President Bush's adamant insistence that Iraq is halfway rebuilt instead of halfway torn apart -- a glass of water half-full -- is reminiscent of Ronald Reagan's manure story.
The former president's favorite story was about the little boy who found great joy in the pile of manure on the assumption it must mean there was a pony around somewhere.
Optimism is an essential ingredient of a president's arsenal of public relations tools. Americans demand it and are resentful when it is missing in the White House.
But too much optimism without a reasonable basis for it is a bad thing. And Bush is bumping up against the limit.
As the mighty Red Cross and the United Nations prepared to scale back in Iraq because of shocking attacks by Saddam Hussein loyalists, and as the death toll of Americans and Iraqis climbed ever higher, day by painful day, Bush's remarkable assurance that great progress is being made in Baghdad has made even Republicans nervous.
His demand that Congress give him $87 billion more to spend in Iraq and Afghanistan was reluctantly granted. But with many American schools crumbling and many Americans jobless, his questionable premise that the Iraqi schools and economy are rapidly being improved by American money seems risky for a man who is facing a close re-election battle with only half the voters thinking he's doing a good job.
Since we taxpayers are borrowing money we don't have (because of Bush's tax cuts) to finance the latest $87 billion bill for Iraq, we have a duty to ask what we will have to show for it. Will it be wisely spent to make Iraq stable? Will it make Iraqis grateful for their freedom and prosperity? Will our standing in the world improve?
When Bush was asked whether American troops would be coming home in another year or would still be in Iraq in force, he denounced the question as a "trick" and refused to answer. Bush should put politics aside; Americans deserve a serious response.
Bush's personal assurance that there are sufficient U.S. troops in Iraq seems hollow -- many of those soldiers are exhausted, in danger and eager to go home. They need reinforcements and backup. Defense chief Don Rumsfeld's memo that Iraq will be a mess for a long, long time has punctured the administration's equanimity.
Worse for Bush, there is worry that the administration is not leveling with the American people. It may or may not be true, as the White House insists, that the press is too harsh in assessing Iraq's lack of security. But Bush's acceptance of daily murders as the expected cost of fighting terrorism is baffling.
Six months into its occupation of Iraq, America has not failed in Iraq _ at least, not yet. And certainly there are no tears for Saddam Hussein, wherever the evil scoundrel is hiding. But a victim of the war in Vietnam, Sen. John McCain, R-Ariz., is right when he says that "time is not on our side" in the need to make Iraq a functioning country again.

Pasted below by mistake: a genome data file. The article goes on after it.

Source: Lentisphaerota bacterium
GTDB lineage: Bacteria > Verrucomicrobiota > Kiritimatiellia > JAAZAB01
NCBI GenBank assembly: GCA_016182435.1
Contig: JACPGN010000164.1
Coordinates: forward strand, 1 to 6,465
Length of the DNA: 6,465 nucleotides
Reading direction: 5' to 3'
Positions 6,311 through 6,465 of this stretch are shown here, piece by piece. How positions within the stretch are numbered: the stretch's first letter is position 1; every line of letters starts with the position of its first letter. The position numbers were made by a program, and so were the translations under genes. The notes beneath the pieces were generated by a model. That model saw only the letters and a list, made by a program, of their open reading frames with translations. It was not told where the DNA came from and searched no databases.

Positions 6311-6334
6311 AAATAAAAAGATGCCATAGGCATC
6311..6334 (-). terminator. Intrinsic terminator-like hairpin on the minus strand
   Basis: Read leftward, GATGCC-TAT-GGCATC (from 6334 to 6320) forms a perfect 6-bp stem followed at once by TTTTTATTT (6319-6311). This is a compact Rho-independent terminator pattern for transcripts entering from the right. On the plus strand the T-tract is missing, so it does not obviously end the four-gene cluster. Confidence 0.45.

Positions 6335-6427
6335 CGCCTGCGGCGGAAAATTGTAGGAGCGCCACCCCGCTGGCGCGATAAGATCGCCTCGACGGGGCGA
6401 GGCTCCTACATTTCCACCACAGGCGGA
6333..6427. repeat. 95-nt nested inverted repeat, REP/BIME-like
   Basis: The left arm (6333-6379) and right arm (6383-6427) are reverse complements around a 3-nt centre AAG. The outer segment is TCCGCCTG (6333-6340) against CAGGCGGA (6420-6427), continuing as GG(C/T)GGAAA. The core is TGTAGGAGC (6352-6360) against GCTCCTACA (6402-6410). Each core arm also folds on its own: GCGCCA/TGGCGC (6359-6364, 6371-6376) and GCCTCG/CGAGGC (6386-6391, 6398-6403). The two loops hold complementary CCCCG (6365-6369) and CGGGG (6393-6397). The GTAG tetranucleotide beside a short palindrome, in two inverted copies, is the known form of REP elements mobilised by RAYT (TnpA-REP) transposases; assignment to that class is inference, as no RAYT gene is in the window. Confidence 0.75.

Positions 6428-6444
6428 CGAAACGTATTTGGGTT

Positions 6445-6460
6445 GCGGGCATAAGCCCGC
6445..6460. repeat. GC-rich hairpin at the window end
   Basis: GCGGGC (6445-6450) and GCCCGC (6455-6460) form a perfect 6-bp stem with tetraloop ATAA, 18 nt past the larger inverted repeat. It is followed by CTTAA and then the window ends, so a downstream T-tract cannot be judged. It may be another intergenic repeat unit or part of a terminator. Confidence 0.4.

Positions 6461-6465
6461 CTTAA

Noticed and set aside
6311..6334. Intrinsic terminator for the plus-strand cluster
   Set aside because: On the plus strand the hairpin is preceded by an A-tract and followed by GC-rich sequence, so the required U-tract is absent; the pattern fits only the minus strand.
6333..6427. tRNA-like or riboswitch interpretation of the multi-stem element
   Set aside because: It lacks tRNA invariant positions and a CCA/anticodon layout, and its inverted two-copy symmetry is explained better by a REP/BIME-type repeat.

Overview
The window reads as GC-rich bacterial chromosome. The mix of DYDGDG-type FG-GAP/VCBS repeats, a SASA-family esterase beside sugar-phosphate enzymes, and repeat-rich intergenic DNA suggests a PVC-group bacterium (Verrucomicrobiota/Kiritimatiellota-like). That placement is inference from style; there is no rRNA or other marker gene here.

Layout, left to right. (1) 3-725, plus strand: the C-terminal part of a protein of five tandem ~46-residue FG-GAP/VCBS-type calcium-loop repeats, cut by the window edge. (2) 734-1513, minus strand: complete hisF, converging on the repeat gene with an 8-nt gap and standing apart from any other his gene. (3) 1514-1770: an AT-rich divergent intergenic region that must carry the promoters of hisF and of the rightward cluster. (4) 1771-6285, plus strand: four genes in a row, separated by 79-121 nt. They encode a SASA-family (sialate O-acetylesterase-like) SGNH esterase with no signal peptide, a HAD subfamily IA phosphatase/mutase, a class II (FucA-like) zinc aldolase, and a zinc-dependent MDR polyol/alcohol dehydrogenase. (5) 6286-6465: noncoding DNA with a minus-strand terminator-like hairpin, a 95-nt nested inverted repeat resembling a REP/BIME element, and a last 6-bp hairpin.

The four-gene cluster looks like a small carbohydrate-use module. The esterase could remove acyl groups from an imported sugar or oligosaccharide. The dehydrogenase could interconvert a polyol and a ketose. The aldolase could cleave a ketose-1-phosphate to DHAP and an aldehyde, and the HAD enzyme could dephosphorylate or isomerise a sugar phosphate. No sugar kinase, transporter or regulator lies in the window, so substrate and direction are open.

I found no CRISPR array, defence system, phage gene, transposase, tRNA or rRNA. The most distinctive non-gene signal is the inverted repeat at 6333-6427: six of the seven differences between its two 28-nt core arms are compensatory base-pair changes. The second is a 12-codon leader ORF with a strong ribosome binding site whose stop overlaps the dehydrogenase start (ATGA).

Bush is convinced he is right that his post-war Iraq policy is working and that his critics are wrong. It was a telling moment when he said he will assure voters next year that "the world is more peaceful and more free under my leadership and America is more secure."
Bush irrevocably has staked his presidency and U.S. credibility on what happens in Iraq. As long as Iraqis are not governing themselves, as long as women are too frightened to go to the market and many children still aren't in school, as long as electricity is still an iffy proposition, as long as looting and sabotage are rampant and corruption charges raised with nearly every U.S. contract awarded in Baghdad, as long as no one is safe in Iraq, Bush cannot claim his policy is a success.
The United States is now regarded with suspicion and resentment all over the Middle East, ill will metastasizing around the region at far too rapid a rate.
The White House should say that because of the $87 billion bill in Iraq, next year's domestic tax cut must be reduced. Bush should stop making light of the chaos in Iraq and admit that progress has been slow and that it will take more soldiers to make Iraq secure. Above all, he should outline in detail plans for Iraqi self-governance _ something the administration has refused to do.
There should be immediate transparency so the whole world knows where Iraqi oil proceeds are going _ and it better not be to fill the coffers of American corporations. There should be more sensitivity to Iraqi culture, not less. Iraqis must be given more immediate responsibility for rebuilding their country.
Bush is optimistic that Iraq will never be the quagmire Vietnam was. But the example of an arrogant, corrupt Roman occupation could be more apt. So far, there's a lot of manure and no pony.
Ann McFeatters is Washington Bureau chief of the Pittsburgh Post-Gazette and The Toledo Blade. The Block News Alliance consists of the Pittsburgh Post-Gazette and The Blade of Toledo, Ohio.
Copyright 2003 Block News Alliance